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I'm looking at some slightly confused code that's attempted a platform abstraction of prefetch instructions, using various compiler builtins. It appears to be based on powerpc semantics initially, with Read and Write prefetch variations using dcbt and dcbtst respectively (both of these passing TH=0 in the new optional stream opcode).

On ia64 platforms we've got for read:

__lfetch(__lfhint_nt1, pTouch)

wherease for write:

__lfetch_excl(__lfhint_nt1, pTouch)

This (read vs. write prefetching) appears to match the powerpc semantics fairly well (with the exception that ia64 allows for a temporal hint).

Somewhat curiously the ia32/amd64 code in question is using

prefetchnta

Not

prefetchnt1

as it would if that code were to be consistent with the ia64 implementations (#ifdef variations of that in our code for our (still live) hpipf port and our now dead windows and linux ia64 ports).

Since we are building with the intel compiler I should be able to many of our ia32/amd64 platforms consistent by switching to the xmmintrin.h builtins:

_mm_prefetch( (char *)pTouch, _MM_HINT_NTA )
_mm_prefetch( (char *)pTouch, _MM_HINT_T1 )

... provided I can figure out what temporal hint should be used.

Questions:

  • Are there read vs. write ia32/amd64 prefetch instructions? I don't see any in the instruction set reference.

  • Would one of the nt1, nt2, nta temporal variations be preferred for read vs. write prefetching?

  • Any idea if there would have been a good reason to use the NTA temporal hint on ia32/amd64, yet T1 on ia64?

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ARM, PowerPC and some other systems need a programmer's help in prefetching data. It's hard to beat Intel's prefetch logic on x86 CPUs. You will usually make things worse by trying to do it manually. –  BitBank Feb 14 '12 at 3:22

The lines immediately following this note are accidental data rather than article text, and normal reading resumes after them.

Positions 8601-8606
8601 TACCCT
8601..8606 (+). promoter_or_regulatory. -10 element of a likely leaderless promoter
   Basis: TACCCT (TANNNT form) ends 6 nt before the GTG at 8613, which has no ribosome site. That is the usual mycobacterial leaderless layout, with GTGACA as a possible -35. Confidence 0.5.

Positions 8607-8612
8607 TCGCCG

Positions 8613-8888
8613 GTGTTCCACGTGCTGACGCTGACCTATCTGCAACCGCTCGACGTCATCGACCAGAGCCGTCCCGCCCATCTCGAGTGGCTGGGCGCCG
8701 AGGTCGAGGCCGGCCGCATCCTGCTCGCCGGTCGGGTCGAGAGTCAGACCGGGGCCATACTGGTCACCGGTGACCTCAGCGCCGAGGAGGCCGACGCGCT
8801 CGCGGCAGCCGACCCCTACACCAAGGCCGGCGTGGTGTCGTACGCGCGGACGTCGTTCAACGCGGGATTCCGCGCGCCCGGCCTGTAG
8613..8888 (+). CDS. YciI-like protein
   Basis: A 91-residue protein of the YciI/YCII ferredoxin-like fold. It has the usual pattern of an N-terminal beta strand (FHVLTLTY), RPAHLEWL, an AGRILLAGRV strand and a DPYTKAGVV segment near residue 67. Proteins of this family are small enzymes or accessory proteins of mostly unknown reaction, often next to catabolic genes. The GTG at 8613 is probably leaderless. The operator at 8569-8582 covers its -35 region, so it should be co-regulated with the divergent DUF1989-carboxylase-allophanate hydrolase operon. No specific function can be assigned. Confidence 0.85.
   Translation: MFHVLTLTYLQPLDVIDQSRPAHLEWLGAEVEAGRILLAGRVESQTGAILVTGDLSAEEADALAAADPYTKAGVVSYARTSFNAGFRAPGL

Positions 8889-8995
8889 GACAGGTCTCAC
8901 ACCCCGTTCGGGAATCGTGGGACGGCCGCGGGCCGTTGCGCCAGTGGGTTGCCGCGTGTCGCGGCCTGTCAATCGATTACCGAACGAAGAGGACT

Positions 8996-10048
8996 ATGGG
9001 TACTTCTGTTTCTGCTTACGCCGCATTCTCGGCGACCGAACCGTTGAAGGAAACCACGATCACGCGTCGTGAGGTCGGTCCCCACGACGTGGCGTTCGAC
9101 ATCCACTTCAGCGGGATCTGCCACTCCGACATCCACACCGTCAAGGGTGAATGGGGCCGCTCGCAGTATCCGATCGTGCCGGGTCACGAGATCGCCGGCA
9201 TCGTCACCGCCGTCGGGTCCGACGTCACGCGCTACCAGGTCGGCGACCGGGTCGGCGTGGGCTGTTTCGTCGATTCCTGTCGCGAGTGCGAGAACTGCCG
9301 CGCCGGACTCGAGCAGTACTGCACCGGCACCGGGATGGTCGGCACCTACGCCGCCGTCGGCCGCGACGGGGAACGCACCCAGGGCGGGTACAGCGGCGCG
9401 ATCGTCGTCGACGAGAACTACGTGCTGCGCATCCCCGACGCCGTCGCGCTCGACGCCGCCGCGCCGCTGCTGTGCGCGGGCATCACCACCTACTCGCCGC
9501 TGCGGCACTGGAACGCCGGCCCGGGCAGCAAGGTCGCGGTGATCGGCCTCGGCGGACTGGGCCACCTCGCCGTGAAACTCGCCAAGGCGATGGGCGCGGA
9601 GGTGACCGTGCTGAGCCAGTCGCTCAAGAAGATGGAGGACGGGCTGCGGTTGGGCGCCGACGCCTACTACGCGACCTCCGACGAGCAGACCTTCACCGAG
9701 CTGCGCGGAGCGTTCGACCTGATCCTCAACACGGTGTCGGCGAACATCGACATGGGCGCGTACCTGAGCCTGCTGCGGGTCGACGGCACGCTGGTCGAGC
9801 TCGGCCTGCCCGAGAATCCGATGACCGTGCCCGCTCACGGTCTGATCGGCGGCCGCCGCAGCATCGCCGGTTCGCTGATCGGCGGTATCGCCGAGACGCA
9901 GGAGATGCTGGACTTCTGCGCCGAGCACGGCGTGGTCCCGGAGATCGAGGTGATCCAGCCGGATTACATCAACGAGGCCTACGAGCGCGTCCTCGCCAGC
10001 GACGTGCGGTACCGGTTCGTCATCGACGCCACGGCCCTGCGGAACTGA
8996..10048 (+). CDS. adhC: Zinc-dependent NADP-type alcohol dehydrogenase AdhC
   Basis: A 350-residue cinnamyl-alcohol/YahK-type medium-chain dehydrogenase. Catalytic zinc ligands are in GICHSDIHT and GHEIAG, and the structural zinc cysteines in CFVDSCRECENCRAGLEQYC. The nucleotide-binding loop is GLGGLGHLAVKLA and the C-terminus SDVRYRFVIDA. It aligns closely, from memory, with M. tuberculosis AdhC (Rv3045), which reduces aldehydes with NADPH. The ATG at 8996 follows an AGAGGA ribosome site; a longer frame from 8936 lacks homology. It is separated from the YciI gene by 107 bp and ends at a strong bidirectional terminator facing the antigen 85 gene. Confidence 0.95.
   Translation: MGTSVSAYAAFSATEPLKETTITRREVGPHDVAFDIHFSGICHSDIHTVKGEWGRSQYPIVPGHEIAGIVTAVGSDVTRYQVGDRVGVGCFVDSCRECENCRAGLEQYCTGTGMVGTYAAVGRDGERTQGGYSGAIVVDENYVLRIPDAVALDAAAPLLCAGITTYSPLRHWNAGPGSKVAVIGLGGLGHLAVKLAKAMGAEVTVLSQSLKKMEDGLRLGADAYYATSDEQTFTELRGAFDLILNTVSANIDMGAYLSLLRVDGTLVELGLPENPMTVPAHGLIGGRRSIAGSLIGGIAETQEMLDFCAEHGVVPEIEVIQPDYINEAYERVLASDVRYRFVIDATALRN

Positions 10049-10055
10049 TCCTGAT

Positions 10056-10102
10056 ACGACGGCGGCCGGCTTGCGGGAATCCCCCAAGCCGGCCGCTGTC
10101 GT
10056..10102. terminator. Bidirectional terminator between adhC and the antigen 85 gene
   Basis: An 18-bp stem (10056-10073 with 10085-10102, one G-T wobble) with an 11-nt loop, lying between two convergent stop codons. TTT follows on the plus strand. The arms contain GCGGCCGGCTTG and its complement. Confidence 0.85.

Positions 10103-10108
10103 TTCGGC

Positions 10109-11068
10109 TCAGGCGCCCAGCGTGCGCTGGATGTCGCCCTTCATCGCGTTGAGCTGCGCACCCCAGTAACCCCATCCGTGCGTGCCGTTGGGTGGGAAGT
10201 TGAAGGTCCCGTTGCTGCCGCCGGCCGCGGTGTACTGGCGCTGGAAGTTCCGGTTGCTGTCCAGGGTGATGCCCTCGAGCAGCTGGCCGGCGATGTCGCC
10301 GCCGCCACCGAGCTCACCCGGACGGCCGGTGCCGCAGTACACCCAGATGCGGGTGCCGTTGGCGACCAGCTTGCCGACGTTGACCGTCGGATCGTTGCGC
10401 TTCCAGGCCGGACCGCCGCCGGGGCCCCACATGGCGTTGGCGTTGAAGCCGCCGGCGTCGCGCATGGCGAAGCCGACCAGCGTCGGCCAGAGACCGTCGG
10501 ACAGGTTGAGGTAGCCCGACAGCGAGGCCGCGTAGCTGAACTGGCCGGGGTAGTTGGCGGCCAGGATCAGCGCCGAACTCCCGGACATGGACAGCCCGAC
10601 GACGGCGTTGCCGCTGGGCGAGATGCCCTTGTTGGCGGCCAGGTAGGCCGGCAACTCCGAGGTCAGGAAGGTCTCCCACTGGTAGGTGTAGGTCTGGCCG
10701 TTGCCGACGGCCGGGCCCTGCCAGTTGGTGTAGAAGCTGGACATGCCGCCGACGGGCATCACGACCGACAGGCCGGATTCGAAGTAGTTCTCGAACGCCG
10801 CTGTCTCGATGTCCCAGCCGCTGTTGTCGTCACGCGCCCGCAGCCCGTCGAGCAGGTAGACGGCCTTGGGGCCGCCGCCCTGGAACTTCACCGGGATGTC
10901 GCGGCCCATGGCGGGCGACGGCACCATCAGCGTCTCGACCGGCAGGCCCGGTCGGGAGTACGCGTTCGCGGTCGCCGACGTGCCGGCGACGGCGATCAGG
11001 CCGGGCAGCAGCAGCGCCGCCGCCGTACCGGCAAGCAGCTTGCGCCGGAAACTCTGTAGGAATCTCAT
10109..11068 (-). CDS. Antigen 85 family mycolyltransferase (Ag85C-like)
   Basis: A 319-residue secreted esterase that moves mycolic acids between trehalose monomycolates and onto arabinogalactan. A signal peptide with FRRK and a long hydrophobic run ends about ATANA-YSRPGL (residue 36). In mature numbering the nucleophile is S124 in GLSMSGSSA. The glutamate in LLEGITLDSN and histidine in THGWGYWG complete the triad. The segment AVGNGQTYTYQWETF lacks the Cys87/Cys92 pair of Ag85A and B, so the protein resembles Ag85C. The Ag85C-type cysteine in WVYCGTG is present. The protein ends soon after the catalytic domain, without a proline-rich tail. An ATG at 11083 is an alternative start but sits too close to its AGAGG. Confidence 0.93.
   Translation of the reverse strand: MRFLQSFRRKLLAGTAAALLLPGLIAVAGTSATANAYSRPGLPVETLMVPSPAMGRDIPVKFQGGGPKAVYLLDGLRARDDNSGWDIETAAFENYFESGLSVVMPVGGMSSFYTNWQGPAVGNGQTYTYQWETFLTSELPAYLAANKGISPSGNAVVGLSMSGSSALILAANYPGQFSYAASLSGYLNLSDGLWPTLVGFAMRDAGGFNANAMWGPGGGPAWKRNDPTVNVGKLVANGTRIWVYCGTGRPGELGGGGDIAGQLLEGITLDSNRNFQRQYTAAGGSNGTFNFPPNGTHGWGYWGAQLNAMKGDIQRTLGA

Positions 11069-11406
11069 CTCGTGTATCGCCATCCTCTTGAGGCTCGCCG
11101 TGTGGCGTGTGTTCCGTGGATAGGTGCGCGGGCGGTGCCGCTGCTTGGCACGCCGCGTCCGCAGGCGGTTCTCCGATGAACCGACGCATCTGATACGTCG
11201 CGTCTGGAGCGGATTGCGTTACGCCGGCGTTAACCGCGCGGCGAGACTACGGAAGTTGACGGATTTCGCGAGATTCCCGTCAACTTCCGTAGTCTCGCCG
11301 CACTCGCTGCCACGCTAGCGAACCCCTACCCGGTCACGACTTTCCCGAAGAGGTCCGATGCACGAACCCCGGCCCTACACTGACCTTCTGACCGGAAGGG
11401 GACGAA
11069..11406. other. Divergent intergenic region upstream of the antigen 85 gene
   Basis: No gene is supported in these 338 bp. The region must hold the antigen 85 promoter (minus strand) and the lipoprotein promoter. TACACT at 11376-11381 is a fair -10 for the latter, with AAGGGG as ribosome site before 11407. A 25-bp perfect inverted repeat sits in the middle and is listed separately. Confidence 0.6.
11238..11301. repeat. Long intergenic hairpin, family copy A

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2 Answers

  • Are there read vs. write ia32/amd64 prefetch instructions? I don't see any in the instruction set reference.

Some systems support the prefetchw instructions for writes

  • Would one of the nt1, nt2, nta temporal variations be preferred for read vs. write prefetching?

If the line is exclusively used by the calling thread, it shouldn't matter how you bring the line, both reads and writes would be able to use it. The benefit for prefetchw mentioned above is that it will bring the line and give you ownership on it, which may take a while if the line was also used by another core. The hint level on the other hand is orthogonal with the MESI states, and only affects how long would the prefetched line survive. This matters if you prefetch long ahead of the actual access and don't want to prefetch to get lost in that duration, or alternatively - prefetch right before the access, and don't want the prefetches to thrash your cache too much.

  • Any idea if there would have been a good reason to use the NTA temporal hint on ia32/amd64, yet T1 on ia64?

Just speculating - perhaps the larger caches and aggressive memory BW are more vulnerable to bad prefetching and you'd want to reduce the impact through the non-temporal hint. Consider that your prefetcher is suddenly set loose to fetch anything it can, you'd end up swamped in junk prefetches that would through away lots of useful cachelines. The NTA hint makes them overrun each other, leaving the rest undamaged.

Of course this may also be just a bug, I can't tell for sure, only whoever developed the compiler, but it might make sense for the reason above.

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The best resource I could find on x86 prefetching hint types was the good ol' article What Every Programmer Should Know About Memory.

For the most part on x86 there aren't different instructions for read and write prefetches. The exceptions seem to be those that are non-temporal aligned, where a write can bypass the cache but as far as I can tell, a read will always get cached.

It's going to be hard to backtrack through why the earlier code owners used one hint and not the other on a certain architecture. They could be making assumptions about how much cache is available on processors in that family, typical working set sizes for binaries there, long term control flow patterns, etc... and there's no telling how much any of those assumptions were backed up with good reasoning or data. From the limited background here I think you'd be justified in taking the approach that makes the most sense for the platform you're developing on now, regardless what was done on other platforms. This is especially true when you consider articles like this one, which is not the only context where I've heard that it's really, really hard to get any performance gain at all with software prefetches.

Are there any more details known up front, like typical cache miss ratios when using this code, or how much prefetches are expected to help?

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